purchase at wholesale.

Soft Drink Industry

A nice thing about industries such as beer, soft drinks, breakfast cereals, airlines, auto-mobiles,
etc., is that they have been around for a long time, and a good deal of data are available so that we
can estimate market demand curves. Often, however, firms must set the prices of new products
for which there is little or no history of demand or consumer response to price changes.

8. A PRACTICAL APPLICATION
We took as an example to study the initial aspects related to attitudes and behaviors of
consumers when consuming five different types of, soft drinks, juices and water produced by a
well-known brand in Brazil.

We applied the two methods:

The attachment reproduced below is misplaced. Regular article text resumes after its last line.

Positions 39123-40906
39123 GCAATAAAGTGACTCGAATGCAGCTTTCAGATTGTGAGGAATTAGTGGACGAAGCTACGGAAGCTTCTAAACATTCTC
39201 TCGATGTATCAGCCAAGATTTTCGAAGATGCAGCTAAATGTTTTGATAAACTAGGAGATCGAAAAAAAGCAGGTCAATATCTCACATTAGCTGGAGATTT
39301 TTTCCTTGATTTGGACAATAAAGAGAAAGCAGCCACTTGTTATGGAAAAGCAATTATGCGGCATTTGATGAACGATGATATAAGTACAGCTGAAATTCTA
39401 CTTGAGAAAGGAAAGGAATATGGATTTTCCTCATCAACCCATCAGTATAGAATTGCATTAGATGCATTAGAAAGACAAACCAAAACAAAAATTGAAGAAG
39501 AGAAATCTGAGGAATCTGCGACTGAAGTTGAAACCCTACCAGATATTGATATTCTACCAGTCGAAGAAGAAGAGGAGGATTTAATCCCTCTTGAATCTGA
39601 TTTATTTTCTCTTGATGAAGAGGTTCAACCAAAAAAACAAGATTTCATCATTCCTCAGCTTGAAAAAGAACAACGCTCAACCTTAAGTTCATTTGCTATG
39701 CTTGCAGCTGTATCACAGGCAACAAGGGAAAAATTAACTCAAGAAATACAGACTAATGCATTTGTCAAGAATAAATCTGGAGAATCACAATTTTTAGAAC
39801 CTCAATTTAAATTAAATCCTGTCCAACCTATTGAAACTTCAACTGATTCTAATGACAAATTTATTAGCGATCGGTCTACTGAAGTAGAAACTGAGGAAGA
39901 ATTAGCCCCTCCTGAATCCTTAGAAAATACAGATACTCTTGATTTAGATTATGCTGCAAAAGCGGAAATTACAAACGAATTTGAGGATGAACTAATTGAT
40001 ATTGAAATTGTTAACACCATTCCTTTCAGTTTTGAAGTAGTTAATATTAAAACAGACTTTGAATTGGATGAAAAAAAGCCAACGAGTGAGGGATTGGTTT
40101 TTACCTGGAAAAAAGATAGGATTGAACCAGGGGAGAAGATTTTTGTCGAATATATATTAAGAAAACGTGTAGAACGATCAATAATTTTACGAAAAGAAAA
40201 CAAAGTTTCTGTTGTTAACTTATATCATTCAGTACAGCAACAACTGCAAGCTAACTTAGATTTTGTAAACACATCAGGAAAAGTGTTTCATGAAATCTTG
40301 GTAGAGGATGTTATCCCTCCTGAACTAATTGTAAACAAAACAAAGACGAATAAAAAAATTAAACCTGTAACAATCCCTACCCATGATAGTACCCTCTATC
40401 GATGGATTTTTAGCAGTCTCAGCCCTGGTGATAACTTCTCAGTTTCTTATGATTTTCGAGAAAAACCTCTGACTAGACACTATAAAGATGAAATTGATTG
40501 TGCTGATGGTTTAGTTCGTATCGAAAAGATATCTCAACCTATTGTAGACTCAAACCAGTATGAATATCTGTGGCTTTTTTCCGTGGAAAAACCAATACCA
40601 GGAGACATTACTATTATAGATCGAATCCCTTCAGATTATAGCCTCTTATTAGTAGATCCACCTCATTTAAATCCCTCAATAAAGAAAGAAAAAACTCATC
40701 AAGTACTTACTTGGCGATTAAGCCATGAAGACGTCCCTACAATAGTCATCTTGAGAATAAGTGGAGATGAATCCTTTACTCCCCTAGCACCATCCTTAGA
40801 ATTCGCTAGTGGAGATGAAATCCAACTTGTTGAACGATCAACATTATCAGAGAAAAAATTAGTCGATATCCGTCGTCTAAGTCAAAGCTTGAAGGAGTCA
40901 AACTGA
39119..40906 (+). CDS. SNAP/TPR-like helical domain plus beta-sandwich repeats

The normal statistic approach conducting first a qualitative survey and after that a quantitative
survey taking all the parameters that are recommended in terms of amostral size, trust factor,
standard deviation, but also with the same consumers we conducted a new type of survey that
considers fuzzy aspects and a experimental hierarchic clustering model.

For the fuzzy aspects we applied the COPPE Cosenza Model, developed at Centre for Higher
Studies in Fuzzy Logic (LABFUZZY) at Universidade Federal do Rio de Janeiro (UFRJ)
(COSENZA, 1981).

The hierarchic clustering model applied is a technique that serves to combine objects to create
new groups, it can be used to group variables, objects or people. The inputs are any valid
measures of correlations between these objects, also the numbers of clusters or the level of
clustering can be the inputwe can start with all objects in one cluster and divide and subdivide
then until all objects are in their own single-object cluster applying the Think Fuzzy System to